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dc.contributor.authorJacquemet, Nicolas
HAL ID: 12676
ORCID: 0000-0002-5056-9225
dc.contributor.authorJoule, Robert-Vincent
dc.contributor.authorLuchini, Stéphane
HAL ID: 742445
ORCID: 0000-0003-2721-0529
dc.contributor.authorShogren, Jason F.
dc.date.accessioned2012-07-11T11:27:45Z
dc.date.available2012-07-11T11:27:45Z
dc.date.issued2011
dc.identifier.urihttps://basepub.dauphine.fr/handle/123456789/9717
dc.descriptionPublié dans la série des Cahiers de la Chaire Santé; n°10, mai 2012en
dc.language.isoenen
dc.subjectAuctionsen
dc.subjectDemand revelationen
dc.subjectExperimental valuationen
dc.subjectHypothetical biasen
dc.subject.ddc333en
dc.subject.classificationjelQ0en
dc.subject.classificationjelC9en
dc.subject.classificationjelC7en
dc.titleDo People Always Pay Less Than They Say? Testbed Laboratory Experiments With IV and HG Valuesen
dc.typeArticle accepté pour publication ou publié
dc.contributor.editoruniversityotherDepartment of Economics and Finance, University of Wyoming;États-Unis
dc.contributor.editoruniversityotherUniversity Paris I Panthéon–Sorbonn;France
dc.contributor.editoruniversityotherUniversity of Provence, Laboratoire de Psychologie Sociale;France
dc.contributor.editoruniversityotherParis School of Economics;France
dc.description.abstractenHypothetical bias is a long-standing issue in stated preference and contingent valuation studies—people tend to overstate their preferences when they do not experience the real monetary consequences of their decision. This view, however, has been challenged by recent evidence based on the elicitation of induced values (IV) in the lab and homegrown (HG) demand function from different countries. This paper uses an experimental design to assess the extent and relevance of hypothetical bias in demand elicitation exercises for both induced (IV) and homegrown (HG) values. For testbed purpose, we use a classic second-price auction to elicit preferences. Comparing the demand curve we elicit in both, hypothetical bias unambiguously (i) vanishes in an IV, private good context and (ii) persists in HG values elicitation context. This suggests hypothetical bias in preference elicitation appears to be driven by “preference formation” rather than “preference elicitation.” In addition, companion treatments highlight two sources of the discrepancy observed in the HG setting: the hypothetical context leads bidders to underestimate the constraints imposed by their budget limitations, whereas the real context creates pressure leading them to bid “zero” to opt out from the elicitation mechanism. As a result, there is a need for a demand elicitation procedure that helps subjects take the valuation exercise sincerely, but without putting extra pressure on them.en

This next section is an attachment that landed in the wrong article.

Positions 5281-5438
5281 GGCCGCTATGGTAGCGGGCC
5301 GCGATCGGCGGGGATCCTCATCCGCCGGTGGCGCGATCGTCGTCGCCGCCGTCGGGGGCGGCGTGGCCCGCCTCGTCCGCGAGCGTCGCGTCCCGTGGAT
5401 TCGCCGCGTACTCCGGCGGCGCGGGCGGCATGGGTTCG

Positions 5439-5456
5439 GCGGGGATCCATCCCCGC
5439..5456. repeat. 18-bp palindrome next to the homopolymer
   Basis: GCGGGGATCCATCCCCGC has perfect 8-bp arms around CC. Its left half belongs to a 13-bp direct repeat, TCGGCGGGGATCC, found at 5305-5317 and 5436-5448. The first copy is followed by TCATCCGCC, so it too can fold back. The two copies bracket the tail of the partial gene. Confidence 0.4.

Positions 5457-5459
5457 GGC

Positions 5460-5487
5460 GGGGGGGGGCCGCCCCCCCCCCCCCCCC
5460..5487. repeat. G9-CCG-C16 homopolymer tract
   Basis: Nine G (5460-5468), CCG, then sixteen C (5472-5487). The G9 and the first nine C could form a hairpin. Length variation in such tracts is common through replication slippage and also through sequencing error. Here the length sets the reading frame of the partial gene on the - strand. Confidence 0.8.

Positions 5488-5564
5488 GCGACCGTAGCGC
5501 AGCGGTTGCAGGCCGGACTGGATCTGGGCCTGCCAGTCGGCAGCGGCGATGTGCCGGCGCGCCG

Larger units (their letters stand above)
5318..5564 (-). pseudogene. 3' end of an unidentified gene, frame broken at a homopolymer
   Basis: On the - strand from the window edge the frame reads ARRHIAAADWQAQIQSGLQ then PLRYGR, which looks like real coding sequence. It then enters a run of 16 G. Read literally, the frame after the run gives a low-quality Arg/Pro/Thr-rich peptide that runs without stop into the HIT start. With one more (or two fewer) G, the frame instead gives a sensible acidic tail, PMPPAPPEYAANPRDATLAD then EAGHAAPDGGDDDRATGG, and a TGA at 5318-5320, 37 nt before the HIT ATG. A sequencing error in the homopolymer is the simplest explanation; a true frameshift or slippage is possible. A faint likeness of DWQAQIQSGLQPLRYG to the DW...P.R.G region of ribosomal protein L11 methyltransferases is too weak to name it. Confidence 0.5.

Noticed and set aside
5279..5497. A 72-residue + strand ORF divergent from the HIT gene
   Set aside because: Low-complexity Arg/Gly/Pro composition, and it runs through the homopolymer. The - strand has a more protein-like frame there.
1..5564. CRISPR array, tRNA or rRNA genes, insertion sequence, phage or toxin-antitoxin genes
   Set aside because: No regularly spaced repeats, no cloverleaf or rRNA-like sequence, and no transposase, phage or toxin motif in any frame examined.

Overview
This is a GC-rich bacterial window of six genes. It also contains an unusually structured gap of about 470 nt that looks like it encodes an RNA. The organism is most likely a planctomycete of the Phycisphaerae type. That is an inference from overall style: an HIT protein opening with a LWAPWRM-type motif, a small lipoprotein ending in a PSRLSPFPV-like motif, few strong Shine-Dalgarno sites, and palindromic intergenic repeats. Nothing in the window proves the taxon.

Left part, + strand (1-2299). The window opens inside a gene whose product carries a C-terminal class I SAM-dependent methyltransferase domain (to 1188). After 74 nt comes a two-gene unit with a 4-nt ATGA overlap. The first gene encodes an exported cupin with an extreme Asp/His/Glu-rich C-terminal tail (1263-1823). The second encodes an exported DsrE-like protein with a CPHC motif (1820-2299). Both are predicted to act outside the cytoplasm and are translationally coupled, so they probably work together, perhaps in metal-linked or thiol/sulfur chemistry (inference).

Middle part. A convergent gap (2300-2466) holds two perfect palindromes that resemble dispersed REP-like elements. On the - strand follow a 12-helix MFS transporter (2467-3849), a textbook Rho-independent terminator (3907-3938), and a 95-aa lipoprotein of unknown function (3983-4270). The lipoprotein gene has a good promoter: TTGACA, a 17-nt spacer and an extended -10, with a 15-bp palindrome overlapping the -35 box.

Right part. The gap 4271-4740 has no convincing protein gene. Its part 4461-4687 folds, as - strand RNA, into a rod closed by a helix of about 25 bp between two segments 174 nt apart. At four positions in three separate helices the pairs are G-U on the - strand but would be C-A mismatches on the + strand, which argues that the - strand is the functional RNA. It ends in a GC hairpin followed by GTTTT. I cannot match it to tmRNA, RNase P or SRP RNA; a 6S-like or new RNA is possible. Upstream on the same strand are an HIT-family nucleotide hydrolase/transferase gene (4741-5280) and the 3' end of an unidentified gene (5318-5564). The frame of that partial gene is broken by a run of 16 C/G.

dc.relation.isversionofjnlnameJournal of Public Economic Theory
dc.relation.isversionofjnlvol13en
dc.relation.isversionofjnlissue5en
dc.relation.isversionofjnldate2011
dc.relation.isversionofjnlpages857-882en
dc.relation.isversionofdoihttp://dx.doi.org/10.1111/j.1467-9779.2011.01522.xen
dc.description.sponsorshipprivateouien
dc.relation.isversionofjnlpublisherWileyen
dc.subject.ddclabelEconomie de la terre et des ressources naturellesen


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